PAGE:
This page contains demos and stimuli for the following paper:
About the project:
Symmetry appears throughout the natural and constructed world (as in biology, art, and architecture), but it goes far beyond visuospatial properties, extending to the words we have for concepts such as "marry" or "equal". In both cases (vision and language), symmetry may be characterized as invariance under transformation. Is this a coincidence, or is there some deeper psychological resemblance between these two notions of symmetry? We sought to answer that question here.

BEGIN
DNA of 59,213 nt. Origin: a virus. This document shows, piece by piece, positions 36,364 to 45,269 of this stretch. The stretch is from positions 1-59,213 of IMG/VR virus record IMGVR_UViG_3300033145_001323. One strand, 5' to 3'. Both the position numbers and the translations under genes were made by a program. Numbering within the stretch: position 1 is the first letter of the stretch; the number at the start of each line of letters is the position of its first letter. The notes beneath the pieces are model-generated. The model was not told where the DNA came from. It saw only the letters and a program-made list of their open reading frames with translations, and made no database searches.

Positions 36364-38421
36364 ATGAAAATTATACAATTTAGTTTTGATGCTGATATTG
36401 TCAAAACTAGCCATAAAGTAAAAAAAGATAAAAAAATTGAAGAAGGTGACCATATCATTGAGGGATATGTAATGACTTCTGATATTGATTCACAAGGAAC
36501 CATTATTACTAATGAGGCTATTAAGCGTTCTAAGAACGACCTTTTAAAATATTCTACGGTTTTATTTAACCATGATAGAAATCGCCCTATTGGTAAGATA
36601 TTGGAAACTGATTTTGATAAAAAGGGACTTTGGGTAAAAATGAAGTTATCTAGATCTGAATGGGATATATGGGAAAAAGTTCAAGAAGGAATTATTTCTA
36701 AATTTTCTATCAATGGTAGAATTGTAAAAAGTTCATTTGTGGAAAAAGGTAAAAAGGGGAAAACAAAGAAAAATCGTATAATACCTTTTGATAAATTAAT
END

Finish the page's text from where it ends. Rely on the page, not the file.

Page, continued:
Here is a loop of a few sample trials from Experiment 1:
In the experiment, participants' task was to view an image or video (either symmetrical or non-symmetrical), and then to choose one of two English phrases that "best matched" the visual stimulus they just saw. Participants were not informed that one phrase always described a symmetrical concept (e.g., "to negotiate") and the other did not (e.g., "to propose"). Even so, participants reliably selected symmetrical English phrases for the symmetrical visual stimuli, and non-symmetrical English phrases for non-symmetrical visual stimuli.
(Note that the looping demo above reveals which of the two phrases is symmetrical, but this information was not revealed to participants in the studies.)
Links to the experiments we conducted:
Data, stimuli, pre-registrations, and other materials are available at https://osf.io/64dnq, and the published article is available here.
Questions? E-mail Alon Hafri (email@example.com).